Bratislava, the capital city of Slovakia, is just a short trip from Vienna — the closest capital city to where we are. (I also recently learned that it’s the only capital city in the world that borders two independent countries — Austria and Hungary — so that’s pretty neat.) It’s an easy trip, and we’ve always meant to go, but somehow, in our years of travels, we’ve never gone. We’ve planned to go many times, gotten as far as booking hotel rooms and transportation, but never actually made it happen.
This past May, we finally went. It’s close enough, and small enough, that we made a day trip of it (after some degree of deliberation) and opted to travel by boat, rather than by train or car. The idea of a boat trip seemed really fun, and we did a bit of research to try to find the best (and most cost-effective) way to get there by boat. (The MOST cost-effective would have actually been the train, but we were set on the idea of the boat.) We settled on taking a Slovakian hydrofoil boat (rather than the more expensive, and more centrally located, Austrian boat). The Slovakian boat would leave from a pier on the Danube, while the Austrian boat went from a spot on the Danube canal (much closer to where we live). The Austrian boat had several daily departures and returns, while the Slovakian boat had only one. The Austrian boat definitely would have been more convenient, but we decided to be adventurous (plus save a few Euros) and try the Slovakian boat. Though we had planned to buy the tickets ahead of time, we didn’t, and so our goal was to arrive a few minutes before departure and (hopefully) buy our tickets there.
Of course, we’ve pretty much never been early for anything, so instead of arriving early, we got to the boat just minutes before the scheduled departure, without tickets and without time to stop for cash. We were hoping we could pay with a card, and when we arrived at the dock, out of breath from our jog from the train station, we tried to enquire about purchasing tickets. While Dan tried to find out about tickets, I questionably eyed the boat, which looked a bit more worn than the pictures we’d seen online. Time was short, though, and one of the staff waved us inside. We thought we were going in to get tickets, but no. There was no way to buy tickets on the boat, so we were to ride to Bratislava, and then buy tickets at the boat station on that end! This was all a bit hard to understand, though, because none of the crew spoke German or English (and we don’t speak Slovak), but we eventually got it sorted out, and we were on our way down the Danube!
At first, we were slightly disappointed that there was no outdoor seating (which we had seen on advertisements for the Austrian boat), but once we got underway, it was clear why — we got going WAY too fast for it to be safe for anyone to sit outside. The boat was comfy enough, with a little snack shop (we got some coffee and some Slovakian treats), and there was a protected outside spot to stand and see the scenery. Our choice of boat (and route) was completely affirmed, though, when we got to ride through one of the gigantic locks on the Danube. (The Austrian boat, which moors on the canal, comes out downstream of the locks. Thus, that boat has a 15 minute shorter trip, but the long way was totally worth it.)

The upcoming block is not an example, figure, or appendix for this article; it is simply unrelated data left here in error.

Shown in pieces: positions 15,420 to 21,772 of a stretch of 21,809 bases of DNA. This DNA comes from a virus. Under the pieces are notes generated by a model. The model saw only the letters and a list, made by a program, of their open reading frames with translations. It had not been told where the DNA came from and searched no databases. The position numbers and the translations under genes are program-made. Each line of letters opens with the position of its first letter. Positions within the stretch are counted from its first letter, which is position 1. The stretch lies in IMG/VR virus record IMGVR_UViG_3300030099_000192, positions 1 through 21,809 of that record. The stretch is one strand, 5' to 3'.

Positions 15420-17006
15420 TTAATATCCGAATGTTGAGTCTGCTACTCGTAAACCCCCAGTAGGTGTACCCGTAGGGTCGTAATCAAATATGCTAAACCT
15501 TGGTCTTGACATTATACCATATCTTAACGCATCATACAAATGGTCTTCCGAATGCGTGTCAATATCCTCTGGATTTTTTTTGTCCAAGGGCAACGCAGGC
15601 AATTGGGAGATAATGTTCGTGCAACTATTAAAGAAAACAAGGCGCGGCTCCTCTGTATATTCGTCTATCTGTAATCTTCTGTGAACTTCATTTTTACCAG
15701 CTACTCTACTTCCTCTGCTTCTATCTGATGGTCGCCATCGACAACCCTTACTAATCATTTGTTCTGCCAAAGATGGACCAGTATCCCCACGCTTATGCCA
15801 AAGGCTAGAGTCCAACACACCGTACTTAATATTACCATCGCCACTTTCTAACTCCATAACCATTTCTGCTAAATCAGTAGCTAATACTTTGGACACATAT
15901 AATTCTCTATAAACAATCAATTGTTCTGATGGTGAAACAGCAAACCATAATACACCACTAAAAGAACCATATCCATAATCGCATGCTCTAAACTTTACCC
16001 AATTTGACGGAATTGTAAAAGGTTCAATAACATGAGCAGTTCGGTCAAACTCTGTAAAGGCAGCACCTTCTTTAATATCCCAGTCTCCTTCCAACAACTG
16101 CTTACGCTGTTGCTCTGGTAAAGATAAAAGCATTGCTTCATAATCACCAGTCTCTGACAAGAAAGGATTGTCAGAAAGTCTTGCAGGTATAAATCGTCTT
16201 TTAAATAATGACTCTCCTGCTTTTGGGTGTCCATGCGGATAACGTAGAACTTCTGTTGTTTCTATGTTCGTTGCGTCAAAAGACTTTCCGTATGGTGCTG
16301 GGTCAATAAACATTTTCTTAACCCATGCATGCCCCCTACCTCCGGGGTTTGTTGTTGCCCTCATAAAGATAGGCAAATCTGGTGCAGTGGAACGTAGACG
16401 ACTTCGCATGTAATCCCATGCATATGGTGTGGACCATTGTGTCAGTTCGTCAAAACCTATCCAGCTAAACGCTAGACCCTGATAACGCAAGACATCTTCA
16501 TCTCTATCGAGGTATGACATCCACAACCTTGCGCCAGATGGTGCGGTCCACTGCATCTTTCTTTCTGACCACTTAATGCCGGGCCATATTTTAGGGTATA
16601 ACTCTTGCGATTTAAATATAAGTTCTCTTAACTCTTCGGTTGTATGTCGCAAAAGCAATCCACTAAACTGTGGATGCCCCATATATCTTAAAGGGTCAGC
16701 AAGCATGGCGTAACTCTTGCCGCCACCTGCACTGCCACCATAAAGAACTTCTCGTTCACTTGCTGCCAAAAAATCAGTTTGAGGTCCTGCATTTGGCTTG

Our boat pulled up into a giant holding area, a massive set of gates rolled closed behind us, and, very gradually, the water leaked out of the holding area and we watched as the walls of the lock, at first level with our eyes, gradually rose far above our heads. Finally at the lower level, the huge doors in front of us opened, and we got underway again.
After that, our 90 minute journey was pretty uneventful, and we were soon in Bratislava, Slovakia. (A new country for all of us, and, for three of us, our first time behind the former iron curtain.) Our first task was to purchase our tickets for our trip, but other than that, we just wandered around the city. We weren’t entirely sure what to expect. We saw a very old-fashioned looking tram system, some very interesting urban art, and a group of Hare Krishnas parading through the streets. We loved Bratislava’s winding streets, enjoyed some fantastic hot chocolate, and tried a very Slovakian lunch (well, Dan & I did — the boys had schnitzel). We indulged the boys in ice cream, as is our travel tradition (even though it was chilly and rainy), walked by the American embassy and played in a park. I liked the feel of the city — a bit smaller and less opulent than Vienna, but definitely European . . . and not as “Eastern European” feeling as I was expecting. My favorite thing was the series of birdhouses stationed throughout the green space in the city center. Before we knew it, it was time to head back to the boat (by way of a Slovakian grocery store to check out the local treats).
We saw a lot of Bratislava, and definitely enjoyed our time, but our day there was not quite long enough. I think we may have to go back another time, to see the castle and explore some more (and maybe to do some shopping, since I believe there are some British and American shops there that we don’t have here). Our trip back to Vienna was lovely, and slightly more peaceful (our kids were worn out a bit from our day), and we got to go through the lock again, this time watching our boat lift up to the shoreline from far below. Though there wasn’t a lot to DO in Bratislava, we certainly spent a lovely day there, and I expect we will return. It’s a fun and easy day trip, and honestly, I think the journey alone was worth the effort.